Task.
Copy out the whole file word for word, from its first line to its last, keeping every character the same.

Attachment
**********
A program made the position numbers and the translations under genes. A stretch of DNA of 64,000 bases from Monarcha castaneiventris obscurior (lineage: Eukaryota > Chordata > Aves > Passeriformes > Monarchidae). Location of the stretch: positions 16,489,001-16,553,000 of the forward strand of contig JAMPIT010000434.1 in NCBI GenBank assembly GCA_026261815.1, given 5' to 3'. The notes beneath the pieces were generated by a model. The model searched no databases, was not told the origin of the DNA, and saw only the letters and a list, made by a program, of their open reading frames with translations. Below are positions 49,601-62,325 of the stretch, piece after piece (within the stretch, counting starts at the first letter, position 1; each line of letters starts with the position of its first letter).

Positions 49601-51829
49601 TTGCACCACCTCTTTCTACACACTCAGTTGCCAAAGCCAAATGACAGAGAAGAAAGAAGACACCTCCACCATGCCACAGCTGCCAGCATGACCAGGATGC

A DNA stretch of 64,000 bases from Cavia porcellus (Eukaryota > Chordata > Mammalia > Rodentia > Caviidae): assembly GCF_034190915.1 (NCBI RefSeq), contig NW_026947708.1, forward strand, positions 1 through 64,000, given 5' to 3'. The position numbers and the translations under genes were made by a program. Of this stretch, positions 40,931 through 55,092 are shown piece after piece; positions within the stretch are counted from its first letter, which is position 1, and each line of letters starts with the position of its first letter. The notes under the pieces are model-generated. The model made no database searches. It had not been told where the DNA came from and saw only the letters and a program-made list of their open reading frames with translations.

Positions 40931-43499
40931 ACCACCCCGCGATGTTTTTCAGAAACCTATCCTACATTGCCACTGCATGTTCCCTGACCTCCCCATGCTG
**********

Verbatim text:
A program made the position numbers and the translations under genes. A stretch of DNA of 64,000 bases from Monarcha castaneiventris obscurior (lineage: Eukaryota > Chordata > Aves > Passeriformes > Monarchidae). Location of the stretch: positions 16,489,001-16,553,000 of the forward strand of contig JAMPIT010000434.1 in NCBI GenBank assembly GCA_026261815.1, given 5' to 3'. The notes beneath the pieces were generated by a model. The model searched no databases, was not told the origin of the DNA, and saw only the letters and a list, made by a program, of their open reading frames with translations. Below are positions 49,601-62,325 of the stretch, piece after piece (within the stretch, counting starts at the first letter, position 1; each line of letters starts with the position of its first letter).

Positions 49601-51829
49601 TTGCACCACCTCTTTCTACACACTCAGTTGCCAAAGCCAAATGACAGAGAAGAAAGAAGACACCTCCACCATGCCACAGCTGCCAGCATGACCAGGATGC

A DNA stretch of 64,000 bases from Cavia porcellus (Eukaryota > Chordata > Mammalia > Rodentia > Caviidae): assembly GCF_034190915.1 (NCBI RefSeq), contig NW_026947708.1, forward strand, positions 1 through 64,000, given 5' to 3'. The position numbers and the translations under genes were made by a program. Of this stretch, positions 40,931 through 55,092 are shown piece after piece; positions within the stretch are counted from its first letter, which is position 1, and each line of letters starts with the position of its first letter. The notes under the pieces are model-generated. The model made no database searches. It had not been told where the DNA came from and saw only the letters and a program-made list of their open reading frames with translations.

Positions 40931-43499
40931 ACCACCCCGCGATGTTTTTCAGAAACCTATCCTACATTGCCACTGCATGTTCCCTGACCTCCCCATGCTG